Coccidioidomycosis is an endemic systemic mycosis resulting in both asymptomatic and life-threatening disseminated infections.
- Coccidioides spp. are dimorphic fungi that live in the soil.
- Endemic to the southwestern United States (southern California, Arizona, western and southern Texas, New Mexico), northern Mexico, and parts of South and Central America
- Infection is acquired from exposure to aerosolized spores (arthroconidia) usually during recreational or occupational activities; clusters of cases may involve dust storms and earthquakes.
- The average incubation period is 10 to 16 days (range 1 to 4 weeks) for primary infection.
- There is no person-to-person spread except in rare instances of draining lesions or donor derived transmission through organ donation.
- 60% of acute infections are subclinical (asymptomatic).
- Rising incidence reported in the United States over the past 2 decades
- Annual incidence in 2011 was 42.6 per 100,000 population.
- Highest rate of infection in the summer and early fall
Seropositivity rates in children living in endemic area for 1 year approach 20%, whereas rates in children living in endemic area for 10 or more years approach 80%.
- The course of illness is highly variable and depend on host immune response and amount of exposure.
- Risk factors for disseminated infection:
- Immunosuppression (especially organ transplant recipients, those receiving immunosuppressive therapies and immunomodulators, and those with HIV infection)
- Male gender (adult)
- Neonates, infants, and the elderly
- Filipino, African American, Native American, Hispanic ethnicity
- Risk of dissemination is less in children than in adults.
- No special isolation or precautions for the hospitalized patient
- Contaminated dressings from skin lesions should be handled and discarded with care.
- Inhalation of aerosolized spores from culture can be hazardous to laboratory personnel.
- Preventive efforts are aimed at dust control and trials to eliminate organisms from soil.
- Immunocompromised people should be counseled to avoid activities that may expose them to aerosolized spores in endemic areas.
- Spores (arthroconidia) are the infectious forms of Coccidioides organisms; they are released from the mold and propagate the mold in the soil.
- Inhalation of arthroconidia from disturbed, arid soil is the major route of infection.
- In tissues, arthroconidia enlarge to form spherules. Mature spherules release endospores that propagate in the host and continue the tissue cycle.
- Primary infection occurs in the lungs.
- Most patients have infection limited to a localized area of lung and hilar lymph nodes after mounting an intense inflammatory response with granuloma formation.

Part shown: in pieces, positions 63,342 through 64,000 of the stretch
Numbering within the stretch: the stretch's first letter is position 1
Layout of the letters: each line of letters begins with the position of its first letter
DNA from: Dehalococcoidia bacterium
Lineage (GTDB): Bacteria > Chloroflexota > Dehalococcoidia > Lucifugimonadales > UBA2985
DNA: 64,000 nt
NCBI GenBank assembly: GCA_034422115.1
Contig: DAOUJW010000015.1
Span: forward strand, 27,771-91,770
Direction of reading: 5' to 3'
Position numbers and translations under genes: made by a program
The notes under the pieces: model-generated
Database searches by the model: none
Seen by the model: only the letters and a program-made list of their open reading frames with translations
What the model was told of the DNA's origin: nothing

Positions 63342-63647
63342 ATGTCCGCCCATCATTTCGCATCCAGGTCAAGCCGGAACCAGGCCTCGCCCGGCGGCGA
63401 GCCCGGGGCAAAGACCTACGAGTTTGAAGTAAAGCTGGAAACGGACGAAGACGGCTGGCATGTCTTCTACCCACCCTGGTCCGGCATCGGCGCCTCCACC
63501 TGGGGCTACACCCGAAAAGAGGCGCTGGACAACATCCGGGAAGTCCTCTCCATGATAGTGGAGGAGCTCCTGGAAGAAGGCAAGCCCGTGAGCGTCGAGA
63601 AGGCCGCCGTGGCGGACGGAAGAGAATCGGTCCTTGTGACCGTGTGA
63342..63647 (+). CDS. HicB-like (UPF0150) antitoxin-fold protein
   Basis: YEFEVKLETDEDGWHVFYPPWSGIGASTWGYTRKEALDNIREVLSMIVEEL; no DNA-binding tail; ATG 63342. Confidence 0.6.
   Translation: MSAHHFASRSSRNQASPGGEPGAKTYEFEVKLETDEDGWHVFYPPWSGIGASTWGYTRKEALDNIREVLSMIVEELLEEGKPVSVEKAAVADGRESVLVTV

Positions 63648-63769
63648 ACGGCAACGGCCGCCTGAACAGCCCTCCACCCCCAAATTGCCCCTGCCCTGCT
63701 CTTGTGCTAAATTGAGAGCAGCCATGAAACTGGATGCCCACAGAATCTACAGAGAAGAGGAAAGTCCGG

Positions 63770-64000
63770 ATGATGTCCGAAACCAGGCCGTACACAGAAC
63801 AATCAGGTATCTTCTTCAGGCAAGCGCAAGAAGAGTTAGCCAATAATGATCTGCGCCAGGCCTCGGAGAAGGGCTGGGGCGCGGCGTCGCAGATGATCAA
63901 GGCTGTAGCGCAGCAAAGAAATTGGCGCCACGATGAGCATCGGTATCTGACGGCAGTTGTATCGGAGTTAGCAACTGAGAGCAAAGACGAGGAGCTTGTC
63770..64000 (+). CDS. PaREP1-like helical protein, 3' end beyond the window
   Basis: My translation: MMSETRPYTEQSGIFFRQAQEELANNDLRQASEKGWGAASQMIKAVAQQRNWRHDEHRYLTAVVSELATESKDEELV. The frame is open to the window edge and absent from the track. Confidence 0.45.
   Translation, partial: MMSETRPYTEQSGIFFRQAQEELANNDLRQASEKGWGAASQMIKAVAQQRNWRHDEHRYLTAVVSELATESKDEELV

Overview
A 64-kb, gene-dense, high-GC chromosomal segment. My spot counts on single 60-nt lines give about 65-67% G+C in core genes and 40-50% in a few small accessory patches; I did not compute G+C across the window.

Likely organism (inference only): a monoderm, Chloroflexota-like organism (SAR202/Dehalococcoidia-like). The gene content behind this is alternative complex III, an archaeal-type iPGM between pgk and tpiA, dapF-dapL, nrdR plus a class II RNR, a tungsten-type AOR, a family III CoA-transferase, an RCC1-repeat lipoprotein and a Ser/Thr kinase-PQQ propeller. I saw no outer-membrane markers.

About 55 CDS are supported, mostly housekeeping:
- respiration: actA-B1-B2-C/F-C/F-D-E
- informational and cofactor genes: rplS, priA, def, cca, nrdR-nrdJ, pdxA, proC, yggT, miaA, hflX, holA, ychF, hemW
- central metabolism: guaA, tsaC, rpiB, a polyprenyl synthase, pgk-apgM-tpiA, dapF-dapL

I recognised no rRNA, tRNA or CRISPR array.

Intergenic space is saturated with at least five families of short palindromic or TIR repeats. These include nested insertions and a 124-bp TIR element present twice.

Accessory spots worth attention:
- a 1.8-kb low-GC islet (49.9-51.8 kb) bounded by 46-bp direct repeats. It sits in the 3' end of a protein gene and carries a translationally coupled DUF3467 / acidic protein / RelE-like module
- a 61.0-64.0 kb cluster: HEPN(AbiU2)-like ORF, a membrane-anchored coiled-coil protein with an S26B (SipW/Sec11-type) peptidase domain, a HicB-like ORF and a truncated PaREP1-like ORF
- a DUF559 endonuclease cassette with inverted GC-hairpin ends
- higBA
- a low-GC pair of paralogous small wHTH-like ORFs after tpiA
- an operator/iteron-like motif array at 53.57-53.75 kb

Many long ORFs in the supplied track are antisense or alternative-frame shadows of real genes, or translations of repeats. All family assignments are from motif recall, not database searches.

- Extrapulmonary dissemination occurs via lymphatic or hematologic spread and usually involves the skin, bones and joints, and central nervous system but can spread to virtually any organ system.
- Coccidioides immitis and Coccidioides posadasii are the etiologic agents of coccidioidomycosis.
- Asymptomatic infection is the most common outcome, occurring in 60% of infected individuals.
- Primary pulmonary infection accounts for most symptomatic cases; nonspecific illness most common feature (cough, malaise, chest pain, fever); self-limited in most cases; may be accompanied by reactive rashes such as erythema multiforme or erythema nodosum
- Disseminated disease occurs in <1% of infected individuals and may manifest with
- Subacute or chronic and frequently involves more than one bone (40%)
- Common sites are the hands, feet, ribs, skull, and vertebrae.
- Develops within 6 months of initial infection
- Hydrocephalus is a common complication.
- Central nervous system vasculitis and intracerebral abscesses are rare.
- Cutaneous disease:
- Papules or pustular lesions that ulcerate are most common.
- Most commonly seen on the face but can occur anywhere
- Regional adenitis is common.
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Cabana, Michael D., editor. "Coccidioidomycosis." 5-Minute Pediatric Consult, 8th ed., Wolters Kluwer, 2019. Pediatrics Central, peds.unboundmedicine.com/pedscentral/view/5-Minute-Pediatric-Consult/617679/all/Coccidioidomycosis.
Coccidioidomycosis. In: Cabana MDM, ed. 5-Minute Pediatric Consult. Wolters Kluwer; 2019. https://peds.unboundmedicine.com/pedscentral/view/5-Minute-Pediatric-Consult/617679/all/Coccidioidomycosis. Accessed June 4, 2023.
Coccidioidomycosis. (2019). In Cabana, M. D. (Ed.), 5-Minute Pediatric Consult (8th ed.). Wolters Kluwer. https://peds.unboundmedicine.com/pedscentral/view/5-Minute-Pediatric-Consult/617679/all/Coccidioidomycosis
Coccidioidomycosis [Internet]. In: Cabana MDM, editors. 5-Minute Pediatric Consult. Wolters Kluwer; 2019. [cited 2023 June 04]. Available from: https://peds.unboundmedicine.com/pedscentral/view/5-Minute-Pediatric-Consult/617679/all/Coccidioidomycosis.
* Article titles in AMA citation format should be in sentence-case
TY - ELEC T1 - Coccidioidomycosis ID - 617679 ED - Cabana,Michael D, BT - 5-Minute Pediatric Consult UR - https://peds.unboundmedicine.com/pedscentral/view/5-Minute-Pediatric-Consult/617679/all/Coccidioidomycosis PB - Wolters Kluwer ET - 8 DB - Pediatrics Central DP - Unbound Medicine ER -